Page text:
WASHINGTON – Today, House Committee on Oversight and Accountability Chairman James Comer (R-Ky.) delivered opening remarks at a full committee hearing titled “The Role of Pharmacy Benefit Managers In Prescription Drug Markets Part I: Self-Interest Or Health Care?” In his opening statement, Chairman Comer emphasized that Americans are suffering from rising health care premiums and expensive prescription drug prices. He highlighted how Pharmacy Benefit Managers’ (PBMs) deliberate, anticompetitive tactics aim to prevent payers—including government payers like Medicare, Medicaid, TRICARE, and the Federal Employee Health Benefits program—from understanding how PBMs are making billions at the expense of patients and taxpayers. Today, three large PBMs collectively control approximately 80 percent of the health market and engage in self-benefitting practices that boost their bottom line without a benefit to patients. State legislatures across the country have passed legislation preventing some of their anticompetitive practices and Chairman Comer stressed that Congress also has a responsibility to act. In addition to the PBM Committee report released in 2021, Chairman Comer stressed that the Committee will press forward to shine a light on PBMs undermining health practices, harming community pharmacies, and prioritizing their pocketbooks over patients.
Below are Chairman Comer’s remarks as prepared for delivery.
Welcome to today’s hearing on the role of Pharmacy Benefit Managers in Pharmaceutical Markets.
Today, health care premiums have increased faster than inflation.
List prices for prescription drugs have gone through the roof even though net prices have declined.
And despite this increase in healthcare costs, life expectancy has remained stagnant.
That means someone is benefitting, and it isn’t patients.
Look no further than PBMs, or pharmacy benefit managers.
Today we will have our first opportunity to examine how the middlemen in the pharmaceutical supply chain impact the cost of prescription drugs for patients.
Today is the first public hearing this Committee had held to examine the behind-the-scenes tactics that PBMs use to prevent payers—including government payers like Medicare, Medicaid, TRICARE, and the Federal Employee Health Benefits program—from understanding how PBMs are making billions at the expense of patients and taxpayers.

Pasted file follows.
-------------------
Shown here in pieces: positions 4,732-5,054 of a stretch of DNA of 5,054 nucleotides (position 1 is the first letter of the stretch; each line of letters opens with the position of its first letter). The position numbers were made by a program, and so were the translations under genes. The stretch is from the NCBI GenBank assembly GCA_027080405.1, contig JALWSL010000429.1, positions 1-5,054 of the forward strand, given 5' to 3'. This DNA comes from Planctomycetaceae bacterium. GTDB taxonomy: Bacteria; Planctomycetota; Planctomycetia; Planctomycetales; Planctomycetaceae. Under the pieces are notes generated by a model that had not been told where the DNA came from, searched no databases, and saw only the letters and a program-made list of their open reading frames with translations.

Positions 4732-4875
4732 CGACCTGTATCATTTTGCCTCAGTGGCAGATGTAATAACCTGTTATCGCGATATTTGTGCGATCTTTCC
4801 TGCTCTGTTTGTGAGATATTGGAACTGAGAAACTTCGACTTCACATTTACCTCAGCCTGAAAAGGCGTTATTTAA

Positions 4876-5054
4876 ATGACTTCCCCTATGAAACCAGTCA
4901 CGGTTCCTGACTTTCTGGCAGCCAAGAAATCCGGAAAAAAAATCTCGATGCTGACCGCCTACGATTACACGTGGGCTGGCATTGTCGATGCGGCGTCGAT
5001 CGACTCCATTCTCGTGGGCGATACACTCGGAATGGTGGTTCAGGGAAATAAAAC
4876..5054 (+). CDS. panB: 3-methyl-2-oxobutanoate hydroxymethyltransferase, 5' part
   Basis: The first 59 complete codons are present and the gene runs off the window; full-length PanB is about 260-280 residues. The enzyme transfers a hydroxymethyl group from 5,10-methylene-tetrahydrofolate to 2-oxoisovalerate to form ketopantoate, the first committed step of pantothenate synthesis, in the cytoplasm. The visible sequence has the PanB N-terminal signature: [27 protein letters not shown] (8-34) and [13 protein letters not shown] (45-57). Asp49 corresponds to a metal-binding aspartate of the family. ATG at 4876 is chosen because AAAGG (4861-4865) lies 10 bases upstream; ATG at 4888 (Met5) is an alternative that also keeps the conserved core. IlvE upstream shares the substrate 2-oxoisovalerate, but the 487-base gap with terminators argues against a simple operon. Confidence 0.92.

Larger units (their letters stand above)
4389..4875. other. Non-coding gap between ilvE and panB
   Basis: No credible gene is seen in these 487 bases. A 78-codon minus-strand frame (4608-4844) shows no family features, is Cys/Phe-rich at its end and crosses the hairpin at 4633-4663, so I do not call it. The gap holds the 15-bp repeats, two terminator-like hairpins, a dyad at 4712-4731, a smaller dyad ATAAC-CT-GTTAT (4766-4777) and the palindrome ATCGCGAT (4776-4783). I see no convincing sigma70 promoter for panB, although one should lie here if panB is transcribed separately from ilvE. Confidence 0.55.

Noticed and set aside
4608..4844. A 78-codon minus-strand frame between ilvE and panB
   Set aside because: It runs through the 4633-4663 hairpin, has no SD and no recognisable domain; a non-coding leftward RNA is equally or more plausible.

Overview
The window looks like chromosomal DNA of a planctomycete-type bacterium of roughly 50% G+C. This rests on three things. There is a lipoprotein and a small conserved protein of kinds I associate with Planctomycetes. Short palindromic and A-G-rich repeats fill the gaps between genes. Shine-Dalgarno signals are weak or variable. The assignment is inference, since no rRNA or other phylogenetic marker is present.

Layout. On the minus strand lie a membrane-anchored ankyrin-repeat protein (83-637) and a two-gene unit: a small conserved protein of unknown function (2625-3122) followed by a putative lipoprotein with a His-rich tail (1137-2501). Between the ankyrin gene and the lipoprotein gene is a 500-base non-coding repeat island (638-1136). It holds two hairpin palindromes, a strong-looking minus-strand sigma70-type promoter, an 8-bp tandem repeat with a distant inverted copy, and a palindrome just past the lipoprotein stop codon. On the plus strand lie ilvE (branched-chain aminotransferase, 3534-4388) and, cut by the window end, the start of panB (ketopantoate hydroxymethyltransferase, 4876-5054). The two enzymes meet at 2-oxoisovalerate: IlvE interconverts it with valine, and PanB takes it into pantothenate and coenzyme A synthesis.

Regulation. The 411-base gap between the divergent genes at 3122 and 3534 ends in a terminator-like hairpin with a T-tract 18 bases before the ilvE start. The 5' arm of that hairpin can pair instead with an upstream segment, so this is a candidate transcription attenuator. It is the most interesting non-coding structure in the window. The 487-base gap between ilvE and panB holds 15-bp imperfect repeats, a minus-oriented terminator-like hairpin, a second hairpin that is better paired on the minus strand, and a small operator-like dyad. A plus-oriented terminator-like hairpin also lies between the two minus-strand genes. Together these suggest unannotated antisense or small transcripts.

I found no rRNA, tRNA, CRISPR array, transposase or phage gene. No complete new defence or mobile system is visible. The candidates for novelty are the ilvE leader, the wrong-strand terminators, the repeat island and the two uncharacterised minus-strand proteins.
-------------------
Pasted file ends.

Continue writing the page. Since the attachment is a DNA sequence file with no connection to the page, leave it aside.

When PBMs were first created, they were beneficial to the entire health care system.
There was more than a dozen large PBMs across the country, all competing with each other to provide clear details about costs, fees, and rebates to pharmacies and patients.
They were able to quickly tell pharmacists across the country whether insurance would cover a patient’s medication and what the patient’s copay would be.
They were able to negotiate reduced costs of prescription drugs, pitting competing manufacturers against one another.
They were able to drive down premiums for patients by encouraging greater adoption of lower cost medications.
But today they have largely outgrown this role.
Now, instead of fierce competition, three large PBMs—CVS Caremark, Express Scripts, and Optum Rx—collectively control approximately 80 percent of the market.
Today, every major PBM is owned by a major health insurer and owns or is owned by a specialty, mail-order, or retail pharmacy, or all three.
This means that when PBMs negotiate with a pharmacy or a health insurer, they are either negotiating with themselves or one of their direct competitors.
Today, PBMs engage in self-benefitting practices that boost their bottom line without a benefit to patients.
In the Medicare program, PBMs often claw back billions of dollars in reimbursements paid to competing pharmacies.
PBMs also steer patients to certain pharmacies and to certain medications.
By doing this, they can increase patients’ copays and force manufacturers to increase list prices in order to meet the PBMs’ higher rebate demands.
The big three PBMs have created group purchasing organizations, some incorporated abroad, to better hide the rebates and fees they receive.
It is hard to see how these tactics benefit patients.
State Attorneys General in Ohio, Oklahoma, Utah, Texas, and others have filed lawsuits and opened investigations into the anticompetitive practices of PBMs.
State legislatures across the country have passed legislation preventing some of their anticompetitive practices and requiring transparency in pricing and contracts.
The Federal Trade Commission opened an investigation into PBMs’ anticompetitive actions.
Congress must also act.
Last Congress, Oversight Republicans conducted a review of PBMs.
What we found was deeply concerning and raised many questions about PBMs’ role in the healthcare industry.
That is why the Committee is making examining PBMs a priority this Congress.
We hope to answer these questions:
How are PBMs using their position at the center of prescription drug markets to undermine patient health?
Why and how are PBMs using a system of hidden rebates and fees?
How are PBMs harming community pharmacies?
From what we have seen many PBMs are acting without consequence to the detriment of patients and their pocketbooks, because PBMs have been allowed to hide in the shadows.
It’s time to bring them into the light